Champagne can be costly, so adequate storage at least helps you ensure that you won’t waste your money.
After opening, you should keep the bottle in the refrigerator. Make sure it’s sealed tightly. Use a champagne sealer or at least cover it with aluminum foil or plastic wrap, in case you lost the cork.
How Do You Tell If Champagne Has Gone Bad?
Although going bad as in typical food spoilage is very rare, champagne certainly declines in terms of quality. While initial quality matters, storage conditions at your home are also crucial.
With unopened bottles, there is practically no other way to know if the champagne is still great until you pop the cork. If it didn’t pop, that’s already an alarming sign.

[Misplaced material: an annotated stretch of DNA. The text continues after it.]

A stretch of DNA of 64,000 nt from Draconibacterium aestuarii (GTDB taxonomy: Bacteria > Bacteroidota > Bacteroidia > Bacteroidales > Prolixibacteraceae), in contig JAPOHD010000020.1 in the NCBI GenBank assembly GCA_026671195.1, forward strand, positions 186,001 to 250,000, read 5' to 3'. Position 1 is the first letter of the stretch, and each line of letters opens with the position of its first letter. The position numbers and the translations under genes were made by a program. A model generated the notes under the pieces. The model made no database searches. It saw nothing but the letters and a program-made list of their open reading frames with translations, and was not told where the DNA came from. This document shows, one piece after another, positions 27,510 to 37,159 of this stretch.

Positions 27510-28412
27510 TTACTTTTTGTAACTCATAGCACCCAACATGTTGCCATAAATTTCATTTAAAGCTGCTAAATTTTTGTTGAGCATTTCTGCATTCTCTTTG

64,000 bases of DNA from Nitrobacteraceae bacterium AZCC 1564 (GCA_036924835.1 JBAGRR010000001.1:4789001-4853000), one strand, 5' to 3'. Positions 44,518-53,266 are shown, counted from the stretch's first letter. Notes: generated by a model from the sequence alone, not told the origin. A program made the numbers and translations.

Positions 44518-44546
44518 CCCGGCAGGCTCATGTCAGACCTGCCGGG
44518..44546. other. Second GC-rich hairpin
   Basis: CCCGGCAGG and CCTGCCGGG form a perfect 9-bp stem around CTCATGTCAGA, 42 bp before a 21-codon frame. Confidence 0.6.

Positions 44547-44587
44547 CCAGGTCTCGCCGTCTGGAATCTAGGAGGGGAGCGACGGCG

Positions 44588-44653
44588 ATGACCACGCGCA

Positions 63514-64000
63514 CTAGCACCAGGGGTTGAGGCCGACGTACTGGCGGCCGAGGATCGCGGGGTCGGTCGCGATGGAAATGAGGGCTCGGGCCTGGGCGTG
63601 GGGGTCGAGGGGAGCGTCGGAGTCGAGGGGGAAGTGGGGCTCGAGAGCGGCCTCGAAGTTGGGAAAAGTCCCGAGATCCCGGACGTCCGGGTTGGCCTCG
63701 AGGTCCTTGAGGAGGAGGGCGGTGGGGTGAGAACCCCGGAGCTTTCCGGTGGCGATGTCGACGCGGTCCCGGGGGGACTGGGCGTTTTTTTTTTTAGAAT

Give it a thorough check, and you should be able to tell if champagne has passed its prime from its visual, smell, and taste.
1. Losing its fizz. It’s the fizz that makes champagne, champagne. So, if it’s no longer fizzy and bubbly, chances are it won’t taste that great anymore.
2. Discoloration. Good champagne is clear, light gold, or pale yellow. If it turns darks, oxidation has gone too far and turns it darker.
3. Acidic smell and taste. Continuous fermentation develops a sour, vinegar-like odor.
So, what can you do with bad champagne? No worries, you can still salvage it from going to waste. You can either use it up to make white wine sauce or turn it into vinegar.
How Long Does Champagne Last?